Capitol Dome at night
Impeachment saves bloodshed and violence
One last thought might be helpful here: removing a powerful dictator from office requires actual or threatened violence; while removing an American president from office requires only actual or threatened impeachment - or just "waiting them out" until their term expires, if the faster methods don't work here. The very existence of this power thus saves bloodshed and violence, and is also worth having on this account.
Actual impeachments of non-presidents (including judges)
Impeachment also works against judges in this country, so some of the same reasoning can also be applied to the judicial branch - something which is especially important, when judges could otherwise serve for life most of the time. At the time I write this, the power of impeachment has been actually exercised 15 times against federal judges. Eight of those judges were actually removed by this power (including three who were also disqualified from holding future office), and three of the other judges were forced to resign because of their trials. Only four of the impeached judges were acquitted. Thus, the power of impeachment is also important against the judicial branch, even at the times when it's only threatened - just as it is with presidents.
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Part of a series about
U. S. Constitution
Influences on the Constitution
Hobbes and Locke: Anarchy, social contract theory, and unalienable rights
Public and private property: When can you take away someone's private property as taxes?
Polybius: A commentator on the "mixed constitution" of the Roman Republic
Magna Carta (1215): The creation of Parliament, and the limits upon the power of the King
Sir Edward Coke: The Petition of Right (1628) and other important writings
Virginia Declaration of Rights (1776): Another influence on the United States Bill of Rights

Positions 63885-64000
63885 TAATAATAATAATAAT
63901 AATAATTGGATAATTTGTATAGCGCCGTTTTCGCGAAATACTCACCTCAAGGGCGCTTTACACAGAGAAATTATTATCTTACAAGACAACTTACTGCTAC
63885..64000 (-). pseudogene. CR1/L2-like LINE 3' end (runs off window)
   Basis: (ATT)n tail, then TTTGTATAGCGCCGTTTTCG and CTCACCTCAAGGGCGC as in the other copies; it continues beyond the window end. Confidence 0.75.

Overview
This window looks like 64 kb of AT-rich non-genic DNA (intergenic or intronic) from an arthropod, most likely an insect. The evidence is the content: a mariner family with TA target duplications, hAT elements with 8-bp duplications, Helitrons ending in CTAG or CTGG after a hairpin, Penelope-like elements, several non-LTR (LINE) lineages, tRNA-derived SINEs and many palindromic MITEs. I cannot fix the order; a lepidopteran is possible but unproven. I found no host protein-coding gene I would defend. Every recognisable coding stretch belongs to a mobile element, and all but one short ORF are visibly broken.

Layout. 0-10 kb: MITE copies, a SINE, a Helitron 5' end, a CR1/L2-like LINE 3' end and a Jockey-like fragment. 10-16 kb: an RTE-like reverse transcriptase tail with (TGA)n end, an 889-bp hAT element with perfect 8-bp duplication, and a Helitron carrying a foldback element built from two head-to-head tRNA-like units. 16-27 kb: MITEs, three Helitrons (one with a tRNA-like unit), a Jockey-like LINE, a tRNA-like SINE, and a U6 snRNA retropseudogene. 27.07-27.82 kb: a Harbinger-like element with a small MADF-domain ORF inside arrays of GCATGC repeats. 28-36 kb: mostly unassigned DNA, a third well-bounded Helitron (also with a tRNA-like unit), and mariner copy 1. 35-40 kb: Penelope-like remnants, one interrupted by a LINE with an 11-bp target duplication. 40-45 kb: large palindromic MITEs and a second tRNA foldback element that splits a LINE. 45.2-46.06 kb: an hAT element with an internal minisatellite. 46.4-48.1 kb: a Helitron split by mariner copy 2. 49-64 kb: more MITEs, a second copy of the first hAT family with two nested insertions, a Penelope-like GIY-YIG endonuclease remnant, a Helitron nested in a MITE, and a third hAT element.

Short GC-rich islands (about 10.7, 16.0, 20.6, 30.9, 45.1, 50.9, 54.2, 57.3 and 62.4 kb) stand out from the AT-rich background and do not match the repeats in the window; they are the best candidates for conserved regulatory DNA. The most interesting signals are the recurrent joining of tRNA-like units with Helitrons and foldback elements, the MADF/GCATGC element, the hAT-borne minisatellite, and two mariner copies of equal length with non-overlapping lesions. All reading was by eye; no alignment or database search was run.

The Declaration of Independence (July 4, 1776): Philosophically important
Representative government: The advantages of a republic over a direct democracy
Baron de Montesquieu: Theory of separation of powers and checks & balances
Convention at Philadelphia: The writing of the Constitution (1787)
States' rights: The conflict between the "several states" and the federal government
The Congress: Its power to make laws, and the president's power to veto them (in some cases)
Congress versus the president: Five limits on presidential power (besides impeachment)
Powers of Congress: A few reasons why the Congressional elections are so important
Elected officials: A few ways that the Constitution keeps our politicians under control
Frequency of elections: So how long do all of these people serve, anyway?
Representation: So who decides how many votes each state gets?
Slavery: The complicated legacy of the "Three-Fifths Clause"
The presidency: Making decisions for the police, military, and foreign diplomacy
Impeachment and removal: The most dramatic checks upon the power of presidents
The courts: "Good behaviour," some important judicial powers, and how they're appointed
Miscellaneous: Amendment process, "supreme law of the land," and some closing remarks
Debates over the Constitution, then and since
Debates over ratification: Whether to adopt the Constitution in the first place
The "Federalist Papers": Frequently asked questions about them, and why they're important
Who is "Publius"?: The secret pen name of the men who wrote the Federalist Papers
Debates over checks & balances: Do they actually conflict with separation of powers?
The Bill of Rights: Important in the debates over ratification (adopted 1791)
The First Amendment: Debates over freedom of religion, and public "establishment" of religion
The First Amendment: Freedom of speech, freedom of the press, and peaceable assemblies
Rights to fair trial: Judicial restraints on the power of the police and the president
Rights of the accused: The balance between individual protections and criminal justice
Congressional pay: The amendment that never made it into the Bill of Rights
Abolishing slavery: The things that led up to the famous antislavery amendment
Backup plans: Vacancy, disability, and presidential elections without a clear majority
Voting rights: Some important amendments about who is allowed to vote in this country
Epilogue: Some thoughts about civics education